The Waif often finds herself a set of allies on her journey. There’s something about her genuine and gentle demeanor that compels others to protect her—think Dorothy in the Wizard of Oz or Buttercup in the Princess Bride.
The Waif has a pure heart. She’s trusting, gentle, kind and almost ethereal in her interactions with others. But she can be passive, impressionable and submissive, too willing to follow the wishes of stronger or cruel personalities.
The Waif is incredibly vulnerable and does not put up walls or defenses to shield herself. She pools her strength inward and waits. While the Waif has resilience, she doesn’t have much agency in her story. That’s why I consider this archetype a transitional role that challenges the character to find their way back to their true self (often with help of a romantic interest), much like the Lost Soul.
“The Waif does not fight back; instead, she endures untold hardships until she is rescued. Drifting through life, this woman desperately seeks a home base… The Waif draws attention of the wolves of this world and she has no clue about how to get rid of them.”The Complete Writer’s Guide to Heroes & Heroines
Cinderella is a classic Waif in all versions of the story, but the 1997 movie really shows this gentle spirit of this rags-to-riches princess (plus, it stars Brandy, Whoopi Goldberg and Whitney Houston.)
Cinderella is verbally abused, mistreated and disdained by her stepmother and stepsisters, but she never wishes them ill. She takes solace in her corner by the fireplace and continues to believe that the world is a good place with good people.
Cinderella is insecure, or unaware, of her good qualities. Her self-worth is continuously chipped away by her stepmother and she remains isolated from the rest of society. Luckily, she has Whitney Houston as a Fairy Godmother to show her that “impossible” may not be so impossible at all.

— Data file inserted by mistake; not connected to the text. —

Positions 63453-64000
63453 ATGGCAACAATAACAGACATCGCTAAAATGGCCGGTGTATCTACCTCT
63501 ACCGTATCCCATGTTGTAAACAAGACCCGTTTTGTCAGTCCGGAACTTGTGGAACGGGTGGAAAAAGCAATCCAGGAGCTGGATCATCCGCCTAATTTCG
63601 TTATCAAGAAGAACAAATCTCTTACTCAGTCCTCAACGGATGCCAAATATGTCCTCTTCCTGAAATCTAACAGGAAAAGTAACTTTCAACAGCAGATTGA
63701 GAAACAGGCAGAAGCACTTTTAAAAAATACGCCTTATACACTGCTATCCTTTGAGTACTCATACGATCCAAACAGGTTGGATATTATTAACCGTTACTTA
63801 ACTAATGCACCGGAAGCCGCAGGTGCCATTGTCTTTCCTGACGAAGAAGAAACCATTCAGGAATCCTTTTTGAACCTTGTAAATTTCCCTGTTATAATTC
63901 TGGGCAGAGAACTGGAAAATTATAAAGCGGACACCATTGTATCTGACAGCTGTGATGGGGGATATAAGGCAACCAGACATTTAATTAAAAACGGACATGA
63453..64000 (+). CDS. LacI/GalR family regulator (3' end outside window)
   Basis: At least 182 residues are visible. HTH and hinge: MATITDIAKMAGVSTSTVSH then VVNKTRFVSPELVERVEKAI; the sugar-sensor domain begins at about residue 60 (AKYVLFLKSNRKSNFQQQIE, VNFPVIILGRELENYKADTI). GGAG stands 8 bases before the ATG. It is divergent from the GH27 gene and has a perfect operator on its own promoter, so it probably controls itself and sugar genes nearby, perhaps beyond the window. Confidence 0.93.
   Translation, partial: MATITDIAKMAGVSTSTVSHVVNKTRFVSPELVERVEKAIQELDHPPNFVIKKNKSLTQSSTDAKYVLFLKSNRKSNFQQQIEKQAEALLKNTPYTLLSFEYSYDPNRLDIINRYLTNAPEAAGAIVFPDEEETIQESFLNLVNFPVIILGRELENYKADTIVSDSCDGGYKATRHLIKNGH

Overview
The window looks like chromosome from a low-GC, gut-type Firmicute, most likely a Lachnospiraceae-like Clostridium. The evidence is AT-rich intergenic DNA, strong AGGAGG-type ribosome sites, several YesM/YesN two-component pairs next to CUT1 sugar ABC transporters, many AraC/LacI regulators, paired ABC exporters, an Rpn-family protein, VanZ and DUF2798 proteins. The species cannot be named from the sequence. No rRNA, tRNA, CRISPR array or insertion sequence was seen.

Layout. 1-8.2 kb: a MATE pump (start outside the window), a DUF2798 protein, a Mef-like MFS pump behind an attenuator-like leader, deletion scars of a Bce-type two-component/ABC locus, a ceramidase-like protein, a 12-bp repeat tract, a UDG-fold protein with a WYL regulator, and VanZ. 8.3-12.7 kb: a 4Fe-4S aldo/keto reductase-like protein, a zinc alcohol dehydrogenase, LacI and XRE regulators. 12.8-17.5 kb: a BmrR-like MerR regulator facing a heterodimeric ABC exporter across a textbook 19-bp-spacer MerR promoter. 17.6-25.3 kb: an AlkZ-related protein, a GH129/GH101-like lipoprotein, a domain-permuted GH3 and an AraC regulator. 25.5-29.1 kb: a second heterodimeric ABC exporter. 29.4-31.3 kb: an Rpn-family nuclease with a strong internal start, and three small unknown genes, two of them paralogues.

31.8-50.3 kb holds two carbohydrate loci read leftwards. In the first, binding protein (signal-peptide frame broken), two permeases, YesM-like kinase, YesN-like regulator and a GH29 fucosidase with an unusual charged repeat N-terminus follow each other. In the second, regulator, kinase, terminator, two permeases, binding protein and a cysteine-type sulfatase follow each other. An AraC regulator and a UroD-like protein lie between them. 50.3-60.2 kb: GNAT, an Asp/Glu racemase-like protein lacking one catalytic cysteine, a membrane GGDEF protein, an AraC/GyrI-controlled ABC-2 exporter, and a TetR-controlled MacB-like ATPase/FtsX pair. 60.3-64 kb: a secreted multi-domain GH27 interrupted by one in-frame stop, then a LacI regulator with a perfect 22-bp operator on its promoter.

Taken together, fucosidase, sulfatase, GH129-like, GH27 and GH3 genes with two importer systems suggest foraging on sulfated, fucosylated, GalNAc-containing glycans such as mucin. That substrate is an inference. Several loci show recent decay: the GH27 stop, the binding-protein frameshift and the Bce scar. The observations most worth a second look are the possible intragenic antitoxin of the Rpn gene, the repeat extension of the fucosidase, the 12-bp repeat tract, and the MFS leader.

Prince Christopher is drawn to Cinderella’s gentle, dreamy demeanor. They’re fascinated by the outside world and feel constricted in their homes. They’d much rather stroll about the market and take in all the sights and sounds of the world without being pushed by the strong personalities of their family members.
Ilsa Lund (Casablanca)
Ilsa finds herself in the crosshairs of World War II, following her husband’s dangerous efforts to help the Allies. She believes in the cause, but not with the same fervor as Victor Lazlo or the same defiant spirit as Rick Blaine.
Ilsa is wistful, longing for stability and waiting for the war to be over. She knows what must be done, and holds onto her faith that Victor will find a way to escape Morocco. Her quiet looks pierce right through Rick’s hardened shell, but she doesn’t use that vulnerability against him. She never protects herself from catching feelings, either.
In the end, it’s not Ilsa who decides to leave Rick and get on the plane with Victor. She can’t choose, so Rick steps in to make the choice for her. He’s certain she’ll regret staying with him, and she defers to that conviction.
Frodo Baggins (Lord of the Rings)
Frodo Baggins is definitely a Waif. It’s a rare role for heroes, but not impossible.
Frodo was chosen to carry out the quest to destroy the Ring because of his purity. Gandalf saw that this man had no desire for power or domination. He was perfectly content to live in his hobbit hole, hear about the world from travelers and live a peaceful life.
When Gandalf tells Frodo what must be done, Frodo accepts the heavy burden – the fate of his world – without complaint. He’s prepared to go it alone, but thankfully has the Best Friend of legendary proportions, Samwise Gamgee, to protect him.
Seriously, Frodo would have died ten times over the three movies without Sam.
Frodo amasses a group of protectors and allies around him through his journey, but he’s never really close with any of them. He remains distant and separated, looking inward for his strength as the quest grows harder, and harder.
His task is to wait and endure until it’s all over, until the quest is done.
And that’s the Waif. They’re a rare bird in modern stories, but one of the classic archetypes to this day.
This series is based on The Complete Writer’s Guide to Heroes & Heroines: Sixteen Master Archetypes by Tami D. Cowden, Caro LaFever and Sue Viders.
This content contains affiliate links. If you make a purchase using the links included, I may earn commission.